Global Markets

Global equities were broadly positive as investors reacted to the relatively strong manufacturing data from around the world reported at the start of the week. Consequently, US (DJIA: +3.6%; S&P: +2.4%) and European (STOXX Europe: +1.7%; FTSE 100: +2.3%) stocks were set to close the week higher. Asian (Nikkei 225: +2.9%; SSE: +1.3%) stocks were also up on the preceding. Emerging (MSCI EM: +2.6%) and frontier markets (MSCI FM: +1.7%) stocks were also set to end the week higher as investors remained hopeful of more stimulus for the U.S. economy, while also enjoying a recent surge in commodity prices.




Nigeria's manufacturing PMI contracted for the third consecutive month to 44.9 points in July (June 2020: 41.1 points), albeit at a softer pace relative to the prior period. In the same period, the non-manufacturing PMI printed 43.3 points, the fourth straight contraction. Across the sectors, the production level (44.7 vs 36.6 in June), new orders (43.1 vs 36.4 in June), employment level (40.0 vs 38.8 in June), and inventories (43.2 vs 41.0 in June) remained in the contractionary territory, albeit at a slower pace when compared to last month. On the positive, supplier delivery time (56.4 vs 60.9 in June) expanded in the period. For us, passthrough from the COVID-19 pandemic is taking its toll on Nigeria's economic activities. Beyond July, we expect economic activities to gradually improve, owing to the continued steady easing of lockdown.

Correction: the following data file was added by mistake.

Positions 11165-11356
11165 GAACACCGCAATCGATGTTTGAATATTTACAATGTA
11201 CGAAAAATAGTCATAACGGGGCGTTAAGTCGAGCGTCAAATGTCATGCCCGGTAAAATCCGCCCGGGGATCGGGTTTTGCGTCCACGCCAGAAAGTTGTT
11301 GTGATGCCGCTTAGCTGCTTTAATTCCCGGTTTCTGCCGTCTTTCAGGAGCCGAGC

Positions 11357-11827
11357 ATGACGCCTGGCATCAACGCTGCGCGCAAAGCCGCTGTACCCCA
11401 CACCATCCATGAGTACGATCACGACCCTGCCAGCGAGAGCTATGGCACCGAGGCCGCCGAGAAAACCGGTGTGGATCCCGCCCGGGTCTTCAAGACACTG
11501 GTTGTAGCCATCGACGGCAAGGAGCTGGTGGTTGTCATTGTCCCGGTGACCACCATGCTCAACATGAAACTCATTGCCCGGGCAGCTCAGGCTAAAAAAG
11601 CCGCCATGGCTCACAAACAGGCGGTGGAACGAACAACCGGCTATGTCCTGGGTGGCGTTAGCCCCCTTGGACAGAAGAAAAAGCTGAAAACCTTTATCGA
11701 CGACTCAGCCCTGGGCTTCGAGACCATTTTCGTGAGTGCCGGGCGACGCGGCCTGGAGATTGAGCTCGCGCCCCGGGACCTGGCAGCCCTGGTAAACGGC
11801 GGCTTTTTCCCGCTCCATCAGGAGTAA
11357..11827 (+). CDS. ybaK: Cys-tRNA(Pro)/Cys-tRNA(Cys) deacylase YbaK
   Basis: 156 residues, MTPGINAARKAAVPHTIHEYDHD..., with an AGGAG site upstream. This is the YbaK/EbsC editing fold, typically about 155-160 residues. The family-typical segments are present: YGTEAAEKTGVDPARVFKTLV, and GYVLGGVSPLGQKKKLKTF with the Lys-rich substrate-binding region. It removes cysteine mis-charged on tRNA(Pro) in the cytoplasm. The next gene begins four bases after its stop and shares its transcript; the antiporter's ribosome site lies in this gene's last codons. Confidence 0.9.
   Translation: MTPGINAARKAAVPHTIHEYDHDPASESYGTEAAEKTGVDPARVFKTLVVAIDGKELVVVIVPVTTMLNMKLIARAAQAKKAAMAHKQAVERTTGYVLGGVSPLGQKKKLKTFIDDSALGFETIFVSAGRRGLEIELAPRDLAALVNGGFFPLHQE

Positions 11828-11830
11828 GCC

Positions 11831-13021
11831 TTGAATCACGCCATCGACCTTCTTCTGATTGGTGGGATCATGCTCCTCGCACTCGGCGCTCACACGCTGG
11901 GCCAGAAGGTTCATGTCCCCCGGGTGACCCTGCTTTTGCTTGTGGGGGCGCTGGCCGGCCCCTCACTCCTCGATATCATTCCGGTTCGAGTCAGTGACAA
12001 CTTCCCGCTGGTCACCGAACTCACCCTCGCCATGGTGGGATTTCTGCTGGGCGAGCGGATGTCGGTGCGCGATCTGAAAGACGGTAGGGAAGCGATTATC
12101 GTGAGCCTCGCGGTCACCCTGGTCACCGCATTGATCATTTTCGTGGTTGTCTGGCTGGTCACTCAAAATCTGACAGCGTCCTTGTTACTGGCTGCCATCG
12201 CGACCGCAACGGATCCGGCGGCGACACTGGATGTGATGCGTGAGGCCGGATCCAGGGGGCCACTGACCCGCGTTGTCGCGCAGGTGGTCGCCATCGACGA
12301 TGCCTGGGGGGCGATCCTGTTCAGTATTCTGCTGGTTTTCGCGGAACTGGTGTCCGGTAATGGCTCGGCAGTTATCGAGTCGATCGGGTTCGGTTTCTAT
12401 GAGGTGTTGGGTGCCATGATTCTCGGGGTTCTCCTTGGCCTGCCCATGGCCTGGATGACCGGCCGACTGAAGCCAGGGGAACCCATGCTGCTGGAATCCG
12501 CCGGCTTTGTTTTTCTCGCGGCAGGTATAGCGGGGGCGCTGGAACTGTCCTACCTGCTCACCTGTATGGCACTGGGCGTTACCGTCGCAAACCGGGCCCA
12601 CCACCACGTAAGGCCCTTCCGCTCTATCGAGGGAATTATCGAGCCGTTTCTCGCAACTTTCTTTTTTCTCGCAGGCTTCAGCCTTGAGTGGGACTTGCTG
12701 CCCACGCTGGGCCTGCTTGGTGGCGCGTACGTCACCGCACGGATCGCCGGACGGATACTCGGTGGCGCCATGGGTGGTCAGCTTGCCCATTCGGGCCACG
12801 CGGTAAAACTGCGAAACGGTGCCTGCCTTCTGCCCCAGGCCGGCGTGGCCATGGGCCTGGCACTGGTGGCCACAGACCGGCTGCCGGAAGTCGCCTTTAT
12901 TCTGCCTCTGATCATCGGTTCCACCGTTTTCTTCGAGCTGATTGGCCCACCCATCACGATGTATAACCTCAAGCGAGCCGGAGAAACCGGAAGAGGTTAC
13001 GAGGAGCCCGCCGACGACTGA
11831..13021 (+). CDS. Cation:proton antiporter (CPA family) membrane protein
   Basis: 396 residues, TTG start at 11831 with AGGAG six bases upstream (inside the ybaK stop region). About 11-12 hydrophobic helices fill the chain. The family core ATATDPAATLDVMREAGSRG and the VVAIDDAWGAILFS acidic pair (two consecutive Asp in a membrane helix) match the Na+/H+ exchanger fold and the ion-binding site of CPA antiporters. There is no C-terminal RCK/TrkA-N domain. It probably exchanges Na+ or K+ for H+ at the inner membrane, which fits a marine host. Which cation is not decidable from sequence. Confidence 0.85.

The Petroleum Products Marketing Company (PPMC) in a new memo, adjusted the ex-depot and ex-coastal price of PMS to NGN138.6/litre and NGN113.7/litre respectively, with effect from August 5.  Although the PPPRA did not give the details of how it arrived at the price band in July, we highlight that the new ex-depot price of NGN138.6/litre is 33.1% greater than the NGN104.1/litre upper band of the ex-depot price in June. Furthermore, we recall that the approved retail price band for July was set within the band of NGN140.8/litre and NGN143.8/litre (+16.4% m/m). With oil price stabilizing between USD42/barrel and USD45/barrel, we see the retail price of PMS leapfrogging above NGN150/barrel over the next few months.